In November The Guardian published an 1800-odd word article about natural wine of which approximately zero said anything new. Not that it had to. A piece called “The cult of natural wine – ‘this is like punk or acid house’” was bound to rip through the Internet like wild fire, breaking news or none. To re-post was to validate – a digital secret handshake. See guys, we are cool.
I saw it going round again the other day and got annoyed. Then I got annoyed at getting annoyed. Finally I took action and did what we all do: I blamed Facebook for wasting my time. But I’m sorry Facebook, I was wrong. It wasn’t you this time. It was yet another article saying the same old stuff four-plus years (and that’s a big plus, I’m a newbie) after it’s already been said.
I know, don’t be a snob. Education is important. People need to know there are alternatives; they need to start somewhere. But let’s just imagine we’ve already started. That instead of copy-pasting the same old stuff, we’re charting out where we’d like to go next and that you’ve asked my advice. Well, here goes:
It’s time to move on from just labelling natural wine as ‘different’. As something you’re for or against, have to learn to love or ‘get your head around’ – how can people get their heads around factory farming but not deal with a bit of residual sparkle in their ‘but it’s not meant to be sparkling’ wine?!. It’s not only something made by cowboys and drunk by Ginsberg’s angel-headed hipsters with their pizza while their parents wonder what they’re up to (though a lot of it is drunk by hip kids), and so what if it’s cloudy.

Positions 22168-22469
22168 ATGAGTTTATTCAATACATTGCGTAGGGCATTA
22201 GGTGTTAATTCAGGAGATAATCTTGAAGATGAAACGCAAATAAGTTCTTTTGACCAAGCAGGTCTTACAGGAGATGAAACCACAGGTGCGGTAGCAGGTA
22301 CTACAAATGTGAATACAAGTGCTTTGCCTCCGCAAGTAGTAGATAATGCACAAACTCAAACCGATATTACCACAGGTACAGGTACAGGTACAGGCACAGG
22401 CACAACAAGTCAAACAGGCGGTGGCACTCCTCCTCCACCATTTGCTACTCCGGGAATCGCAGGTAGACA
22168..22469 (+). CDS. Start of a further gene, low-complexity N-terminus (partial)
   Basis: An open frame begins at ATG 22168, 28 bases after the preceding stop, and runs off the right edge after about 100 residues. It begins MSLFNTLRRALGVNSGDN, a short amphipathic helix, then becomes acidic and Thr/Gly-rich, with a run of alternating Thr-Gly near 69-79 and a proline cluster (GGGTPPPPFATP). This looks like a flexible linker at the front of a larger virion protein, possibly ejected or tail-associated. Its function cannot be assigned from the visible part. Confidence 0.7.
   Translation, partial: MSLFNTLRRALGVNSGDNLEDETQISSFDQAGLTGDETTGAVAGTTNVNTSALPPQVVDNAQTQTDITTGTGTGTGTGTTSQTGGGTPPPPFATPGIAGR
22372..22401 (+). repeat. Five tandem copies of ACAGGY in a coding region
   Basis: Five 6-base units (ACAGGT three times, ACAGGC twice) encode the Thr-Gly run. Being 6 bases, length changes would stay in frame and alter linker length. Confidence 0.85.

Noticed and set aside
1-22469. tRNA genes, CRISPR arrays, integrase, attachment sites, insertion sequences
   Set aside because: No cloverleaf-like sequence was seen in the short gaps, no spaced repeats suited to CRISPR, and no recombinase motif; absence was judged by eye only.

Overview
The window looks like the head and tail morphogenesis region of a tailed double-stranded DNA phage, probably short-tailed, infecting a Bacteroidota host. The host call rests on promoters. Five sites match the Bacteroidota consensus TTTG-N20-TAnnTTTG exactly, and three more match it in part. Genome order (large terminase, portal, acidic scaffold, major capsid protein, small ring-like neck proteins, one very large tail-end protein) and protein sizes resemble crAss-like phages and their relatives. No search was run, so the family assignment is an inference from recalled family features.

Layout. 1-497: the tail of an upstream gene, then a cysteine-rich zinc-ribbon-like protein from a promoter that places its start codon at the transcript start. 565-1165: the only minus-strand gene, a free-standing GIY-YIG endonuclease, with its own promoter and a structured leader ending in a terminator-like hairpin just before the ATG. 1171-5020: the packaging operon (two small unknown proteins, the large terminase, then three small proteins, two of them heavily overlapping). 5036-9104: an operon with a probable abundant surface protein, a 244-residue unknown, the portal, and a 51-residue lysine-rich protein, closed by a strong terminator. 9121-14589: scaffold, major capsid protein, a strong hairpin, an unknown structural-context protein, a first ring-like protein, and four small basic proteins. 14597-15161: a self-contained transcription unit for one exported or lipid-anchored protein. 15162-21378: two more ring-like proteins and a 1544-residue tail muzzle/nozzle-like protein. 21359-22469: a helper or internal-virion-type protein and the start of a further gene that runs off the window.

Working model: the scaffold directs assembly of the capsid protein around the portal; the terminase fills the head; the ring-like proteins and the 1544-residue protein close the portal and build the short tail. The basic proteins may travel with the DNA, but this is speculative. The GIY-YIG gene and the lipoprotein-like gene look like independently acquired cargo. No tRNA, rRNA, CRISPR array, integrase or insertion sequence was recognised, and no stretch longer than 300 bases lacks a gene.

For or against is not the point. ‘Cool’ is not the point.
Natural wines come from a philosophy that can give a perspective on the way we do other things; on the more holistic, hands-off mentality we really need to start applying elsewhere. Their makers put in a hell of a lot of hard work. They run huge risks. For or against or not-what-you-know is not the point. ‘Cool’ is not the point. We’re framing the subject wrong by making it seem black and white. You don’t think in terms of black and white when talking about a rainbow.
So where to begin? Talk to the winemakers, watch them work, drink around. Consider the gravity of what they’re doing. The parallels and lessons we can draw. Afterwards, whether a wine’s unfiltered may no longer seem so newsworthy. And while I’ve got my advice hat on, here are six more things we definitely don’t ever need to hear any more about:
1. That natural wine is a fad
Nope, but I’ll give you ‘trend’: an upward trend among the environmentally conscious to adhere to sustainable, environmentally-friendly practices while producing artisanal products for those who care. On a good day, I might even call it the future.
2. That there’s no definition of ‘natural’
Get over it. No one seems to be too concerned about what standards conventional wineries are held to or whether there’s room for abuse.
3. That there’s a fourth colour of wine you didn’t know about
Orange wines are often dragged through the mud of generalities about natural wine even though they are not necessarily natural per se. Also, evidence dating this style back 8,000 years means the fact you didn’t know about it is a little besides the point. Think about it: you’re a farmer. You’ve got lots of things to do. You’re thirsty. Are you actually going to bother taking the skins off, robbing the grapes of their natural protection just to make it a colour we nominally call ‘white’? Didn’t think so. And just a thought: Was rosé such a difficult debutante?